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More Moon and Jupiter

January 10, 2011

A fat crescent Moon hangs high in the sky as darkness falls this evening. The crescent is bathed in sunshine, while the rest of the lunar disk is bathed in darkness.

The line between them -- the line between day and night -- is crossing the most famous feature on the lunar surface: the Sea of Tranquility. It's where astronauts first set foot on the Moon, more than four decades ago.

The Sea of Tranquility covers more than 150,000 square miles -- an area as big as Montana. And like all of the lunar seas, it's a dark volcanic plain. It formed several billion years ago when molten rock bubbled to the surface. The rock is rich in iron, magnesium, and other elements that give it the dark color. In fact, that color reminded early lunar mapmakers of the seas here on Earth -- hence the "watery" names for these features.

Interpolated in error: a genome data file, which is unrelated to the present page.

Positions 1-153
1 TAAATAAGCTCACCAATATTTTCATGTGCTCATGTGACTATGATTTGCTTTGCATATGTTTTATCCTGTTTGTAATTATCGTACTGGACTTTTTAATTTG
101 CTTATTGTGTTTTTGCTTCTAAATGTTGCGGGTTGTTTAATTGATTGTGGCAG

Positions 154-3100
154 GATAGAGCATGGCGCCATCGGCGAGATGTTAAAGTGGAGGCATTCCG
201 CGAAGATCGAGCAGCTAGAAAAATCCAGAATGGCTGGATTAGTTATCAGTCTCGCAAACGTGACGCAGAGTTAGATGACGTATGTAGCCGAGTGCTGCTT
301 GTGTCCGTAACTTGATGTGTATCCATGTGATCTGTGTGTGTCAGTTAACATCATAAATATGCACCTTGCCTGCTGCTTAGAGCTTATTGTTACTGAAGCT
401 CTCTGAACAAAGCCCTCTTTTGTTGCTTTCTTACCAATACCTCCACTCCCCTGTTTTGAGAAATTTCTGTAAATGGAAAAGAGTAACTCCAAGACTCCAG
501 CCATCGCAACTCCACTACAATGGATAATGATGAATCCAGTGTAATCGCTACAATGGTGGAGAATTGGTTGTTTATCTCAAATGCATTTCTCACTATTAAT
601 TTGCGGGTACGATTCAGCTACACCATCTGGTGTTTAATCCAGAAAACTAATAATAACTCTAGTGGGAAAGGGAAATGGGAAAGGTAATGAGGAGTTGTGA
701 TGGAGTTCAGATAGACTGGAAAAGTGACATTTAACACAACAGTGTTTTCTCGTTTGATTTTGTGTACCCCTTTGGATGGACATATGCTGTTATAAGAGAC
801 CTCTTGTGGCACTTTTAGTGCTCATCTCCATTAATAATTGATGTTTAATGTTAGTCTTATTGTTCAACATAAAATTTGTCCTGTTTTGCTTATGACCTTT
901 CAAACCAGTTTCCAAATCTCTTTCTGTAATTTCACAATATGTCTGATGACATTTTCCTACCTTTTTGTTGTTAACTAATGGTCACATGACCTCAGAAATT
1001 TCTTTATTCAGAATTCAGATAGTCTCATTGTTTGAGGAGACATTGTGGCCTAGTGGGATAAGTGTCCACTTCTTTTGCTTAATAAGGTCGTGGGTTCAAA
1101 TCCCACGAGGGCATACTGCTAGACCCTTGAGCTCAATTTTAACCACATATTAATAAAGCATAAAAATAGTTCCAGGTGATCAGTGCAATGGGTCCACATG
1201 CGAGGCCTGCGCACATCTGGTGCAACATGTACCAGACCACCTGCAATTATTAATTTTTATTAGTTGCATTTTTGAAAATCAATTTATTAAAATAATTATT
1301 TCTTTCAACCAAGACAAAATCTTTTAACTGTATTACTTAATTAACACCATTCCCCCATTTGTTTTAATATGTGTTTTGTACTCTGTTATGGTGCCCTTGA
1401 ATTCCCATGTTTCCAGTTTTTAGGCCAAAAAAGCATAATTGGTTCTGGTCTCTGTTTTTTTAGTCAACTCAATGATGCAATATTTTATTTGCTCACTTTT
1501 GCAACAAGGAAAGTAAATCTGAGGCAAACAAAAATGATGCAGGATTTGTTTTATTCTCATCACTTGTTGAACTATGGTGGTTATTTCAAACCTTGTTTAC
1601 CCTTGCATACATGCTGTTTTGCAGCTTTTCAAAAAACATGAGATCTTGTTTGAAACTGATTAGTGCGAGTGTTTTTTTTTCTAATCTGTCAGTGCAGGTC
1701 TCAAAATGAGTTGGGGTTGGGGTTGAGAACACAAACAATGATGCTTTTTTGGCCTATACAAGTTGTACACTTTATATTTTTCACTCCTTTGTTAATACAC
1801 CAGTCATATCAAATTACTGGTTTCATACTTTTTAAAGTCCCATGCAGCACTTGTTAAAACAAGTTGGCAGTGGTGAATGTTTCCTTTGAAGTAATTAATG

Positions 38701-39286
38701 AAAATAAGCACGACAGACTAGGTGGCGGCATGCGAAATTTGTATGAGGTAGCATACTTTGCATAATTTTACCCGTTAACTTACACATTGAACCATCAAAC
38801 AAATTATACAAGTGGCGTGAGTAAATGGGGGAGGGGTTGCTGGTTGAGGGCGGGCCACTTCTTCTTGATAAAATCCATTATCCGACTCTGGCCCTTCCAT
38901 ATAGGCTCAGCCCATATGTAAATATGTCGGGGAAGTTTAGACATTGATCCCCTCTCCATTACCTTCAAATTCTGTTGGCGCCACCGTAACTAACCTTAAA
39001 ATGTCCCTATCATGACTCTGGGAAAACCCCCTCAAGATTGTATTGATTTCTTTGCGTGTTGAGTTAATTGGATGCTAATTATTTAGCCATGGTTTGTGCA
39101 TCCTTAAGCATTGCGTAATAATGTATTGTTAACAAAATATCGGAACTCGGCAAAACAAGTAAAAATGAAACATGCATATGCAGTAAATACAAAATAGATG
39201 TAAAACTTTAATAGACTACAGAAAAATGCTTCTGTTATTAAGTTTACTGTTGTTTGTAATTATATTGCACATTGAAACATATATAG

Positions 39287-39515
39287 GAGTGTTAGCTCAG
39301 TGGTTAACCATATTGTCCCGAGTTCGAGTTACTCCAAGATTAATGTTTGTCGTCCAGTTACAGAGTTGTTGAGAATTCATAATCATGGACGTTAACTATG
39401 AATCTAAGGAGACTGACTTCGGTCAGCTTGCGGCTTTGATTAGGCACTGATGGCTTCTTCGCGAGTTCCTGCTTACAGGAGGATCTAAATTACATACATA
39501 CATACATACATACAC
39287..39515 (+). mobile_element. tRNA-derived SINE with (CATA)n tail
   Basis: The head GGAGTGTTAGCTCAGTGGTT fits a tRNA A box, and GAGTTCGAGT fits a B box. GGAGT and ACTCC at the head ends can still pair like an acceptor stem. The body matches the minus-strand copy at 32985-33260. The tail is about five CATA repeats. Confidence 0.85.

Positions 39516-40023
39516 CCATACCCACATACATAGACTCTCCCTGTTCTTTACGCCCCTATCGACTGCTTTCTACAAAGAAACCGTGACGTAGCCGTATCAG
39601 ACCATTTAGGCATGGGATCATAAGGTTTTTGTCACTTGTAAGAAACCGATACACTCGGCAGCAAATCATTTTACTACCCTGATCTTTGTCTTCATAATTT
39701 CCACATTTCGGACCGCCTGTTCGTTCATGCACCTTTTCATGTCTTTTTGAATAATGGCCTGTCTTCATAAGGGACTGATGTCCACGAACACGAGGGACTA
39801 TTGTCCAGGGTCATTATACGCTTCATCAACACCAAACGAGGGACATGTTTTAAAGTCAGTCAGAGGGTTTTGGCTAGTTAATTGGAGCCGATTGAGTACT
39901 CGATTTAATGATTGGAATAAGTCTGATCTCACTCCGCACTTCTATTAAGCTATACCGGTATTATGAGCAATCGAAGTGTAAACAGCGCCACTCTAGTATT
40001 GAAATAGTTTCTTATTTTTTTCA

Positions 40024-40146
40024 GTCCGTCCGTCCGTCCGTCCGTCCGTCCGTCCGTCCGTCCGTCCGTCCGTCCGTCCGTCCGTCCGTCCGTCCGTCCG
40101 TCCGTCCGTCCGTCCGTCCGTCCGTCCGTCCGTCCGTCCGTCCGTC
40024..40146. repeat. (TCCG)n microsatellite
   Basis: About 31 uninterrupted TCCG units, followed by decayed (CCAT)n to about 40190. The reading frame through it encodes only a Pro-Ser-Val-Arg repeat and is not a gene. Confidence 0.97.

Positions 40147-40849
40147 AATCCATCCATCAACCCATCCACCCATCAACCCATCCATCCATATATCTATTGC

If you could zoom in on the Sea of Tranquility, you'd see that it's not as smooth as it seems. Great ripples and mounds undulate across its surface. And like the rest of the Moon, it's covered with impact craters -- the scars of collisions with space rocks large and small.

Watch the Moon as it drops down the western sky this evening. A brilliant companion stands below the Moon: the planet Jupiter.

The Sea of Tranquility is the large dark area near the center of the line that divides lunar night from day -- a line known as the terminator -- which we'll talk more about tomorrow.

Script by Damond Benningfield, Copyright 2010

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